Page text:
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DOT 1019; DECEMBER 1950



Today songs are able to be heard at all hours of the day and night, anywhere you are – as long as it has wi-fi – music is available to stream.

But once upon a time they had singles that you had to actually go to a store… miles away sometimes… to buy the physical record and then you had to carry it home to play on a machine that would spin this record around in circles while a needle in the machine picked up the sounds embedded in its grooves and somehow, through some form of wires I’m told, it would come out of the speakers so you could hear it – I know, it sounds crazy but apparently it’s true.

These singles cost 79 cents and you’d get two songs on them. The A-side was almost always the one with the most promise commercially while the primary goal of the flip side was to be just good enough to appreciate the extra value you were getting without being so good that it could’ve been held back a few months to release as the next A-side instead.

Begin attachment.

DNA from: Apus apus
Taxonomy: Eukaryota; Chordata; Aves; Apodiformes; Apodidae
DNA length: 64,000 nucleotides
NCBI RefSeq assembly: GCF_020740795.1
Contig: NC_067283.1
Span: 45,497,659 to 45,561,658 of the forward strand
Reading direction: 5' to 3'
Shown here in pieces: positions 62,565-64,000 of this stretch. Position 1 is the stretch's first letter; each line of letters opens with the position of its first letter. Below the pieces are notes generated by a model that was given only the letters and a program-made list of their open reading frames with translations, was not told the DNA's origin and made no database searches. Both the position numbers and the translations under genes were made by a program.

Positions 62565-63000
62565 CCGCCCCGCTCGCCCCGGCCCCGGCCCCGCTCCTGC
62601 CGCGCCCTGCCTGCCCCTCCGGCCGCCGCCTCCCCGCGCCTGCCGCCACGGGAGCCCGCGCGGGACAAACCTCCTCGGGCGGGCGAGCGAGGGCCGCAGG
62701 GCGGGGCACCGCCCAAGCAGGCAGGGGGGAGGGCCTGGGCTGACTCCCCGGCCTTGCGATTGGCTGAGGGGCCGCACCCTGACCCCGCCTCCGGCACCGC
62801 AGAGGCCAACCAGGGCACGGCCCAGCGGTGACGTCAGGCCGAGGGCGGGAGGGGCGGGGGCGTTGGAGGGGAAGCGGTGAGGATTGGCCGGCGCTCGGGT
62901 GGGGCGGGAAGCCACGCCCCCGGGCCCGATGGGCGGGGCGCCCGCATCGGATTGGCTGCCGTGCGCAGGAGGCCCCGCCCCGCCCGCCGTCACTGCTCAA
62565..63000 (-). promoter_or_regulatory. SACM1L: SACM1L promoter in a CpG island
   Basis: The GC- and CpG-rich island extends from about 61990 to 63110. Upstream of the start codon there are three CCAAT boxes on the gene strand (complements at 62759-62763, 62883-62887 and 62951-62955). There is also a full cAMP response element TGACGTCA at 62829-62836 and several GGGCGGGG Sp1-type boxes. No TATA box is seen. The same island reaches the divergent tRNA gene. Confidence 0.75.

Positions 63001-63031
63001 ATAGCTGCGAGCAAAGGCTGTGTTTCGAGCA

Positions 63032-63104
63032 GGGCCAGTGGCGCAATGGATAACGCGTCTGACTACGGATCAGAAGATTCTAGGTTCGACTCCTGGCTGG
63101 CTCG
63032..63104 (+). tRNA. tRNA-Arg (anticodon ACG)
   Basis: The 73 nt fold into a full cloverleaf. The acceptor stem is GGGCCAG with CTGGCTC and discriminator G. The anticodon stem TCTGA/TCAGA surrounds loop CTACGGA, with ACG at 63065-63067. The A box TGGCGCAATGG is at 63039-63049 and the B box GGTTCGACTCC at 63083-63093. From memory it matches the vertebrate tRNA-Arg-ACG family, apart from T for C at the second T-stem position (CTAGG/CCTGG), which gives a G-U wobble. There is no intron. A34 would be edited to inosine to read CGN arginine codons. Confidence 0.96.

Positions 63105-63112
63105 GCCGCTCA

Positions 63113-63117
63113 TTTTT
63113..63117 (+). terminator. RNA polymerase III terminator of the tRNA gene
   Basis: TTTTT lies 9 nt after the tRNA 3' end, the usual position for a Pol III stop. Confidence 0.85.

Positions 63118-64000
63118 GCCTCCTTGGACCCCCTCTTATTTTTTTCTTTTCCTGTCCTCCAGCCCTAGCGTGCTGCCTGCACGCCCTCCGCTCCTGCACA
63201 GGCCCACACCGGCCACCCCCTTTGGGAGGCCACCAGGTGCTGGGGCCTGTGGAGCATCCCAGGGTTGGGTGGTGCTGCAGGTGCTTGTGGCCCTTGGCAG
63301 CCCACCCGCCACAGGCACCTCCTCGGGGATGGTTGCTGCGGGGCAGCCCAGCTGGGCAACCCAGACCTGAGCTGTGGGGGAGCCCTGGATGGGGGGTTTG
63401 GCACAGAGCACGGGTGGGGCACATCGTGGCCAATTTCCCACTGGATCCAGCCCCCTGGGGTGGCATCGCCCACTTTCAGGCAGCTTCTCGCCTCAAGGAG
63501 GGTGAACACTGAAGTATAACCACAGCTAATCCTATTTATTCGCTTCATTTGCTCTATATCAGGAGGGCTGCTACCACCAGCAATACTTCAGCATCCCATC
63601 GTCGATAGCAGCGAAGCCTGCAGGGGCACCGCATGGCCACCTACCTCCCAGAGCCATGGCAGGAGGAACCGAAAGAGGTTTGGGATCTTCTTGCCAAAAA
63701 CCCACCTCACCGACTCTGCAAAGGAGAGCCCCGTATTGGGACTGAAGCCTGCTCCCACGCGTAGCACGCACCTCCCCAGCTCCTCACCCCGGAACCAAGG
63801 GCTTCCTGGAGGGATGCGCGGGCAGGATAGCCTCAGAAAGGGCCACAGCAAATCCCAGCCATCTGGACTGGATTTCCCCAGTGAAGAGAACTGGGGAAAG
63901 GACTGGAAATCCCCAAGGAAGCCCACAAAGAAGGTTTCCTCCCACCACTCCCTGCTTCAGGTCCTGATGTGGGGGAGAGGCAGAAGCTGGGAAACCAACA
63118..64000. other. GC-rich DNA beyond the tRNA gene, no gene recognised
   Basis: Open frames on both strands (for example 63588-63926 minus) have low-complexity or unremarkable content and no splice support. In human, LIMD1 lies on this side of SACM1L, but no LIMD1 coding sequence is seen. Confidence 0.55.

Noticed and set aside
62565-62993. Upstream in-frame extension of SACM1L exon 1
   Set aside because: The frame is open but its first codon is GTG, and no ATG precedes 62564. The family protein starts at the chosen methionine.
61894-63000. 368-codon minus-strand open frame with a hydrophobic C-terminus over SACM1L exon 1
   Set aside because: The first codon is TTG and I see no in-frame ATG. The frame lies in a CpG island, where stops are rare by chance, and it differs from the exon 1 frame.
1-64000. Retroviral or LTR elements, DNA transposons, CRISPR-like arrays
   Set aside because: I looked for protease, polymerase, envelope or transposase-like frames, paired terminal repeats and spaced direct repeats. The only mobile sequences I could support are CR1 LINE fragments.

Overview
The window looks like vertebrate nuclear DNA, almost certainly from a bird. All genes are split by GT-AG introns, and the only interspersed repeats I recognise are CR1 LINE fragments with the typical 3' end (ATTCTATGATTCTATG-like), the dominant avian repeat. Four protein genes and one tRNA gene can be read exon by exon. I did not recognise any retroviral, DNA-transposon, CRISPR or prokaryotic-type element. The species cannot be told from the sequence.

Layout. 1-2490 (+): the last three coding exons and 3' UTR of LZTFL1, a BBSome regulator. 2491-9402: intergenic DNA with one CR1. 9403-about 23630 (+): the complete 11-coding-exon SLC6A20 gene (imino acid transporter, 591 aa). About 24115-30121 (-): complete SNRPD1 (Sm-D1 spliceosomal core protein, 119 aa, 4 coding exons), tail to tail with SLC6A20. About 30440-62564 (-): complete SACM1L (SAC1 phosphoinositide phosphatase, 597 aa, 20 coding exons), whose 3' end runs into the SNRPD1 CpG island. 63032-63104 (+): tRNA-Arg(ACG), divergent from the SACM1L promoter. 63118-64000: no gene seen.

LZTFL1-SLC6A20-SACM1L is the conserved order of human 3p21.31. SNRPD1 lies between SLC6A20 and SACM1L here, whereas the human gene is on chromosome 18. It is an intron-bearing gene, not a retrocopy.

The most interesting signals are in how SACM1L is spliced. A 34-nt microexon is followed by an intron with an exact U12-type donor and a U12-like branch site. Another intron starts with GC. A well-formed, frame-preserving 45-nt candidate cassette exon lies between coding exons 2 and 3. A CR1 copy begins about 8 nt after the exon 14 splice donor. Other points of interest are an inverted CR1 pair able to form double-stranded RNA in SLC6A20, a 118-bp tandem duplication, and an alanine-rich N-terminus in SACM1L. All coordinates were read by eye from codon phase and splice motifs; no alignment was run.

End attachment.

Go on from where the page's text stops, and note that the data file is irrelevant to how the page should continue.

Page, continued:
Today’s cut is the epitome of that kind of thinking… a good song that’s worth hearing but one whose more subtle allure might not be enough to make you race out to get by itself.


Double Trouble
All of our usual check-marks for an ideal B-side are found here.

We get a song that has a much different theme, a different tempo and a decidedly different arrangement than the racy uptempo Little Red Rooster that had featured riffing horns, a boogie piano and Margie Day delivering a ribald sexual lecture with a smirk on her face.

But here on Blues All Alone everything has been flipped as Day is down in the dumps, not on top of the world and The Griffin Brothers band is laying back rather than charging forward.

Because the whole aura of the song is a complete turnaround from what we just heard, it provides Day with the chance to impress in a different way which, even if the song isn’t nearly as good, can pay long term dividends by piquing the interest of listeners for something else in this vein down the road.

That’s the one advantage of these two-sided releases back in the day, you could give artists far more flexibility with their output, whether it was to scratch a creative itch, to get a writing credit and the royalties that were alleged to go with that or to simply show a different side of themselves, displaying the kind of versatility that might help them get more gigs as club owners would know they could handle a variety of approaches.

Of course it helps if you can do these things with a fair amount of class rather than just stumbling through something not in your wheelhouse and luckily Day is up to the task here.